Michael Drayton, an English poet, born in Hartshill, Warwickshire, in 1563, died in 1631. His life is involved in obscurity, and various unauthentic accounts of him are given. He is supposed to have studied at Cambridge. In 1626 he was poet laureate. He found patrons in Sir Walter Aston and the earl of Dorset, but he never became wealthy or powerful, though respected for his virtues and talent. It is not easy to discover the order of his various poems, some of which were published without date. The best known is his "Poly-olbion," a descriptive poem on England, her legends, antiquities, and productions, the first 18 books of which were published in 1613, and the whole 30 in 1622. Among his other works are " The Harmony of the Church, containing the spiritual Songs and holy Hymns of godly Men, Patriarchs, and Prophets" (4to, 1591, only one copy of which edition is known to exist; and 8vo, London, 1843, edited by Dyce); "Idea, the Shepherd's Garland, and Rowland's Sacrifice to the Nine Muses " (4to, 1593), the second of which was reissued under the title of "Pastorals;" "Mortimeriados " (4to, 1596), reprinted under the title of "The Barons' Wars;" "England's Heroical Epistles" (8vo, 1598); " The Legend of Great Cromwell" (4to, 1607); "Battle of Agincourt" (folio, 1627); "The Muses' Elysium" (4to, 1630); numerous legends, sonnets, etc, mostly printed in collections; and "Nymphidia, the Court of Fairy," edited by Sir E. Brydges (Kent, 1814). The last is one of his most admirable productions.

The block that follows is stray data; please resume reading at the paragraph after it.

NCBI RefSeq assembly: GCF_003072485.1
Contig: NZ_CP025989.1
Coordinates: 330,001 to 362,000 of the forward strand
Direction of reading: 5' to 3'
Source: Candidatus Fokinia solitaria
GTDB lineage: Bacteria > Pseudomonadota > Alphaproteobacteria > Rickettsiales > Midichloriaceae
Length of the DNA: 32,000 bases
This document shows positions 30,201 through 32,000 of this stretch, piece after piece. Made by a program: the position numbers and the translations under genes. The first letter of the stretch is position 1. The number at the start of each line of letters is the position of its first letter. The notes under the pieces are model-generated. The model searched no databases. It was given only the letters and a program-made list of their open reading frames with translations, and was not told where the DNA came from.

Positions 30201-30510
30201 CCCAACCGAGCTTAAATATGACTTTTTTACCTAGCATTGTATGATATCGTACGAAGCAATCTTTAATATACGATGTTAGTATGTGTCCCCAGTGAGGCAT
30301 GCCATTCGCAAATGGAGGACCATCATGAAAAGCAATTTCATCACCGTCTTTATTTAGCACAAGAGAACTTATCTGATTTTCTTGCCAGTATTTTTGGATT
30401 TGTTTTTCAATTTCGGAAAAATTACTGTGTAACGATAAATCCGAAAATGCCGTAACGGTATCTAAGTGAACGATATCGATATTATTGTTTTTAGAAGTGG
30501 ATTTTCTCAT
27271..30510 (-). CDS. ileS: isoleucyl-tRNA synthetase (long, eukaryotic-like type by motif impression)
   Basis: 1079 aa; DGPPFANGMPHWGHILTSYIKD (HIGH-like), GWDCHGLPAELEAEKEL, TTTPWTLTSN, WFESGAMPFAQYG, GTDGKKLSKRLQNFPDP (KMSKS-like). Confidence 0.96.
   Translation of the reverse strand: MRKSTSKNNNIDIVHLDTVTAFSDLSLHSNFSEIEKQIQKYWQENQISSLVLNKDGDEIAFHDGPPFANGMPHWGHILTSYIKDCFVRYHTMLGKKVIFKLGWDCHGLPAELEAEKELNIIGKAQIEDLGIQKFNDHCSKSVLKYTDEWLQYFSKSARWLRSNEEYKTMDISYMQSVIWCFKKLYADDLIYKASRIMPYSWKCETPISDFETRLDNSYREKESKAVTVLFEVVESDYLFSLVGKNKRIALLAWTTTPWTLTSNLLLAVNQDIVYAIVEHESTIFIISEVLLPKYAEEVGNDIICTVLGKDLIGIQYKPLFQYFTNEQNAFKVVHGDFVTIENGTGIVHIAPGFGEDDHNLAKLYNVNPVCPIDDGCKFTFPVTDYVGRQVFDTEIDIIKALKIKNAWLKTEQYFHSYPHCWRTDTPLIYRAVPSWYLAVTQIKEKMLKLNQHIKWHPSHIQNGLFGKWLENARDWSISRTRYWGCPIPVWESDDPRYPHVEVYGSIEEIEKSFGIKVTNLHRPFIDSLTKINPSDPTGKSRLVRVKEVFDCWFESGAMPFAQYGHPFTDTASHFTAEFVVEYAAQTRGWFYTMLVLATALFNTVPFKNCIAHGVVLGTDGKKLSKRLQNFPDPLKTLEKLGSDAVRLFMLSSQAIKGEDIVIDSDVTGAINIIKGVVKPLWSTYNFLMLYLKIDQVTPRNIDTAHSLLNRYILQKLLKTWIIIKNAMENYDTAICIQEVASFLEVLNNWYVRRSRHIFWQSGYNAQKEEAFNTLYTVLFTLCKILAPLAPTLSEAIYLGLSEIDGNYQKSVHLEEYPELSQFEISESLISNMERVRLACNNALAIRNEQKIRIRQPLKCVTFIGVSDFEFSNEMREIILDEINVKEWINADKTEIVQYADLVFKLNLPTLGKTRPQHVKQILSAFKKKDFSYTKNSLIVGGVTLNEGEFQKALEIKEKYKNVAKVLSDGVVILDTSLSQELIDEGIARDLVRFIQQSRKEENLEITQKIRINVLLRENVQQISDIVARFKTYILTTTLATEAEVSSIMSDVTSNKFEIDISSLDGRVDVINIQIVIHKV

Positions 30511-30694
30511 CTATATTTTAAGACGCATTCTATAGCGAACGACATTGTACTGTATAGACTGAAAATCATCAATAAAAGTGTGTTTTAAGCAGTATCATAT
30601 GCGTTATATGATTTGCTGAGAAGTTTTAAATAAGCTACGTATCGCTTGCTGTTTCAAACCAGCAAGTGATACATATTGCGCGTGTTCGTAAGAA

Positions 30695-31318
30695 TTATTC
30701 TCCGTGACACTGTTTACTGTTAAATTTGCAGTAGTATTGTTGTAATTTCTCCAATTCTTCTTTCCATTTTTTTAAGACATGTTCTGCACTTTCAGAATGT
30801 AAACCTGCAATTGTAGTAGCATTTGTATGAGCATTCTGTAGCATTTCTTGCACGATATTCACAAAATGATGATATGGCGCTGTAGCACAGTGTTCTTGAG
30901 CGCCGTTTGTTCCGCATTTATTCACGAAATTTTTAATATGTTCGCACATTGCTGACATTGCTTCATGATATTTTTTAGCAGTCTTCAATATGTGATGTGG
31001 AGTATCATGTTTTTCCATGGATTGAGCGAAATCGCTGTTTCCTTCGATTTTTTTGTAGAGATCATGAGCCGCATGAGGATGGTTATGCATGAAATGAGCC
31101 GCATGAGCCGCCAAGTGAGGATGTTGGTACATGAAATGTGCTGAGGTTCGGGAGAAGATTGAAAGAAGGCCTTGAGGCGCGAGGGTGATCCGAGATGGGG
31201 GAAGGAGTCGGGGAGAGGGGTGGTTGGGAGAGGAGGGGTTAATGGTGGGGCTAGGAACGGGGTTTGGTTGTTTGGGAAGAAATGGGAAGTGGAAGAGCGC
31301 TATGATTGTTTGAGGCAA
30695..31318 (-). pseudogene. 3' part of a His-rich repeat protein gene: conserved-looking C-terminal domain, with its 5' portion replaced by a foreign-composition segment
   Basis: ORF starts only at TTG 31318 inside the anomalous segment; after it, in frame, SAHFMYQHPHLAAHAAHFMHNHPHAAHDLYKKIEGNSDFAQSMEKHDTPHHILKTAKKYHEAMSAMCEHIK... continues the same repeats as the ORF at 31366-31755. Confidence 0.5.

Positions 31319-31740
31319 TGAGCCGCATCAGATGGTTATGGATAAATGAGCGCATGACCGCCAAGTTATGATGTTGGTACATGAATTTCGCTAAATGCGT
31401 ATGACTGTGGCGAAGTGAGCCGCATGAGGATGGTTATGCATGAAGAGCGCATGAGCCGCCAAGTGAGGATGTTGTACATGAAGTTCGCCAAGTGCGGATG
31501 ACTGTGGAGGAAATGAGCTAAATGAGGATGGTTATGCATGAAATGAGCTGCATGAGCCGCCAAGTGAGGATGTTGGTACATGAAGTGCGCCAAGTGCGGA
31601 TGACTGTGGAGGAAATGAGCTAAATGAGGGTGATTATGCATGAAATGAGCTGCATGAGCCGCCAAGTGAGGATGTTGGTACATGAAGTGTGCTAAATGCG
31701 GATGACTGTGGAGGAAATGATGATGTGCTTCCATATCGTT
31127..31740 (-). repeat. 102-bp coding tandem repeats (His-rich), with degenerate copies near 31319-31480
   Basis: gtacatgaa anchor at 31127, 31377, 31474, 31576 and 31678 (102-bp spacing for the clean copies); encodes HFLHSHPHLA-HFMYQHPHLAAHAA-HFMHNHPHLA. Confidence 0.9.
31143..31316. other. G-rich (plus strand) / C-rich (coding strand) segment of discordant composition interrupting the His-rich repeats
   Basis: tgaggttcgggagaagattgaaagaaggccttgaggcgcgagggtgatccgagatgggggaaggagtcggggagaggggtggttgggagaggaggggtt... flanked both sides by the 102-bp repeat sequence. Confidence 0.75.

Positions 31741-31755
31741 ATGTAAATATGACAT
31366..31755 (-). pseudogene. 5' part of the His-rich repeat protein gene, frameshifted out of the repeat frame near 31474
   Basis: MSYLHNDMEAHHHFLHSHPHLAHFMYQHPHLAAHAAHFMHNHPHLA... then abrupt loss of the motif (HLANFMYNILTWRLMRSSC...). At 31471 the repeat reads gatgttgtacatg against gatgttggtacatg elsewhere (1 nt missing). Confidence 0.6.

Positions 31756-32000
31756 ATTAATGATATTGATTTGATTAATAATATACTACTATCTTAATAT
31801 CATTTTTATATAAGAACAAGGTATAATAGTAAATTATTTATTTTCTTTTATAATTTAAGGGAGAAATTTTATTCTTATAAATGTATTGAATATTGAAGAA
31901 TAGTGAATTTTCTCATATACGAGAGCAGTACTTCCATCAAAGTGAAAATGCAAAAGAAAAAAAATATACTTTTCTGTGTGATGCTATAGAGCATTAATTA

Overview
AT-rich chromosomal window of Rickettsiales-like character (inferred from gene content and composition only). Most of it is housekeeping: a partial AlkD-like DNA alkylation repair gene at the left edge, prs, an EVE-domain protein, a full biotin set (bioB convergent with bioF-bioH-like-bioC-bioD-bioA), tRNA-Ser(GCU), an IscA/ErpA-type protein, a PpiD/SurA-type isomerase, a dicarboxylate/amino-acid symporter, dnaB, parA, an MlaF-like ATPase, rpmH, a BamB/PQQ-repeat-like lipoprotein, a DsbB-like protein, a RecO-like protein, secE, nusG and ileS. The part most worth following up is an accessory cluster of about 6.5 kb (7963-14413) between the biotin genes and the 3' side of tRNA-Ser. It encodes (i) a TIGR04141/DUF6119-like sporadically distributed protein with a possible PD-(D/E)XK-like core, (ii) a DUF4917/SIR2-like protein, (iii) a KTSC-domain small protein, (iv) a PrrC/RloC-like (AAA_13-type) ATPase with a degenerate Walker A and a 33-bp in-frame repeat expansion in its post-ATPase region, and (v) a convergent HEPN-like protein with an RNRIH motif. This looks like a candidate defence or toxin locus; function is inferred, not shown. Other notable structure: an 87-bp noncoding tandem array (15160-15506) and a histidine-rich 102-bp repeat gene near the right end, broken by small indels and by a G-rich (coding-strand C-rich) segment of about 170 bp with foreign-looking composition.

His historical poems are dignified, full of fine descriptions, and rich in true poetic spirit, and his "Poly-olbion" is moreover so accurate as to be quoted as authority by antiquaries. Notes to the first portion of it were written by Selden. He was buried in Westminster abbey, where a monument was erected to his memory. An edition of his works, with a historical essay on his life and writings, was published in 1752-'3 (4 vols. 8vo, London).